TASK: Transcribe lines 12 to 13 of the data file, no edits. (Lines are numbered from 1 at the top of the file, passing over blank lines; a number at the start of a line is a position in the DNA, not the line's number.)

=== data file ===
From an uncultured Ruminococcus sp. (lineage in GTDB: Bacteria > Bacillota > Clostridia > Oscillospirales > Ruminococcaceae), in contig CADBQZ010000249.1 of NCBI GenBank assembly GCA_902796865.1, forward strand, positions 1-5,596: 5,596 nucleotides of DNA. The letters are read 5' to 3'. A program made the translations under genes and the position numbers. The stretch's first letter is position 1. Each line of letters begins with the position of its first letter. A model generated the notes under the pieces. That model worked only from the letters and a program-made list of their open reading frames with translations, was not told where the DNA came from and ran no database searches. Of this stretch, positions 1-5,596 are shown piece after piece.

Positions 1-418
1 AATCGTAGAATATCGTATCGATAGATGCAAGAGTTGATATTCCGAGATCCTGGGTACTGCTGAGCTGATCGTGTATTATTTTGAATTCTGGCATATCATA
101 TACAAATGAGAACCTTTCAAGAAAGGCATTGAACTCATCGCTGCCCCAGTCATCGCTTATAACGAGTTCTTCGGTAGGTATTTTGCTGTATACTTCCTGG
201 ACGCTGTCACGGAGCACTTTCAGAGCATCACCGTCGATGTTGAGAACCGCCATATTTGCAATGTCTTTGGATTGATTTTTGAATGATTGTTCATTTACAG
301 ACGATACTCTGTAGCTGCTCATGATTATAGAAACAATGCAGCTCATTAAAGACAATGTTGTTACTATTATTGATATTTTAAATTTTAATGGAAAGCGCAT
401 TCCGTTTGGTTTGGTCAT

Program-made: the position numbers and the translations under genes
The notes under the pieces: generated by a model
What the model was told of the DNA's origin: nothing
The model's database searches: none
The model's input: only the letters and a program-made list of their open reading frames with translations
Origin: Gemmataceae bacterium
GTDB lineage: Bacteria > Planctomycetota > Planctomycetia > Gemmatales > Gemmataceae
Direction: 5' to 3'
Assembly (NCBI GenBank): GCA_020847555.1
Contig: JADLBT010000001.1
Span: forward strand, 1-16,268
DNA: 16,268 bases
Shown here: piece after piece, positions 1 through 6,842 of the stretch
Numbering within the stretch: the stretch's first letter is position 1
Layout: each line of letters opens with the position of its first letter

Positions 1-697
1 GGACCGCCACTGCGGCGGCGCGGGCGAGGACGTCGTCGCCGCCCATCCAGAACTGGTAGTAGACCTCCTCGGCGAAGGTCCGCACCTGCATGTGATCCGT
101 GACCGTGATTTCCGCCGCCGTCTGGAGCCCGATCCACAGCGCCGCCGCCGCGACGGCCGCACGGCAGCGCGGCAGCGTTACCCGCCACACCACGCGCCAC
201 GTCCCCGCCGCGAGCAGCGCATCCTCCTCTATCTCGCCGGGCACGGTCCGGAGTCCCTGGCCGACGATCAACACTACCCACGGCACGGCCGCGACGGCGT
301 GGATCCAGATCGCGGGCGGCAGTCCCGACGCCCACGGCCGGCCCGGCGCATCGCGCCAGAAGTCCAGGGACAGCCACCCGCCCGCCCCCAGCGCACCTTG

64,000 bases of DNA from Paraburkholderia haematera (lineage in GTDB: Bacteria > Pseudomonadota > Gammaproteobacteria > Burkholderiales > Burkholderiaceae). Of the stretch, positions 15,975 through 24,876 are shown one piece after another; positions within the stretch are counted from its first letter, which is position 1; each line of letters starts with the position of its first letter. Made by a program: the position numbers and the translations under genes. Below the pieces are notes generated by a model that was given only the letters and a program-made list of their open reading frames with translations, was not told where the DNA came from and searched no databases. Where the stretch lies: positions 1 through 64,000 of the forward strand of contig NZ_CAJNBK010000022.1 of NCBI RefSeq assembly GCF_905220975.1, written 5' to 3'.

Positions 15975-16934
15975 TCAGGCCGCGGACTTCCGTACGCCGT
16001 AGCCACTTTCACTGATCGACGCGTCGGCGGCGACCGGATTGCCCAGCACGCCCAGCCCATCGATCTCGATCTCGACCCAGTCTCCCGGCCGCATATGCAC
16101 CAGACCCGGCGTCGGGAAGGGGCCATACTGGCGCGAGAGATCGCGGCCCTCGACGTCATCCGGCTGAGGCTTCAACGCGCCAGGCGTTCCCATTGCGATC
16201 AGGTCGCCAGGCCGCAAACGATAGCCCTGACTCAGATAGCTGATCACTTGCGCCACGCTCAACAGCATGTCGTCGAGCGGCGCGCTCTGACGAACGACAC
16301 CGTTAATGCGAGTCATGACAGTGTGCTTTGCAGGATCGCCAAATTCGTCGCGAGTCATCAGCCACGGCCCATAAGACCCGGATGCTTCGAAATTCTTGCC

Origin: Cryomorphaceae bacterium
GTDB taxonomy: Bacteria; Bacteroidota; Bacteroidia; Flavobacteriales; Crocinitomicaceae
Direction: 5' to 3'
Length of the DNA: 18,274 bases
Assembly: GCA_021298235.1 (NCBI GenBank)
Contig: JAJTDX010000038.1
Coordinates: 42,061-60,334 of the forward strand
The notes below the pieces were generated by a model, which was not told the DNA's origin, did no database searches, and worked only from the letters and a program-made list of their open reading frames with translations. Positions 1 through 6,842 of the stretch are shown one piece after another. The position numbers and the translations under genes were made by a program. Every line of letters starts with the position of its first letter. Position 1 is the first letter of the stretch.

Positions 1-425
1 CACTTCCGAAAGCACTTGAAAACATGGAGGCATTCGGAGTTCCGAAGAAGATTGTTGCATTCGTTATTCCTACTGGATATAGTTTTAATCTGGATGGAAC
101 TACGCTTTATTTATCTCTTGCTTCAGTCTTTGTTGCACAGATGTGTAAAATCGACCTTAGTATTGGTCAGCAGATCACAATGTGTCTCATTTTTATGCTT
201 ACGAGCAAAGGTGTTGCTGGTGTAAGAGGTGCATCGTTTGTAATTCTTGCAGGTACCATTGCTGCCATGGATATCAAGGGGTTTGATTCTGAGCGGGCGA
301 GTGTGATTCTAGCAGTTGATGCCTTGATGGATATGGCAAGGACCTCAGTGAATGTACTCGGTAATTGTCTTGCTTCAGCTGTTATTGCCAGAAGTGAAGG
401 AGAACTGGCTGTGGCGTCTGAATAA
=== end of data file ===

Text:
The model's input: only the letters and a program-made list of their open reading frames with translations
Origin: Gemmataceae bacterium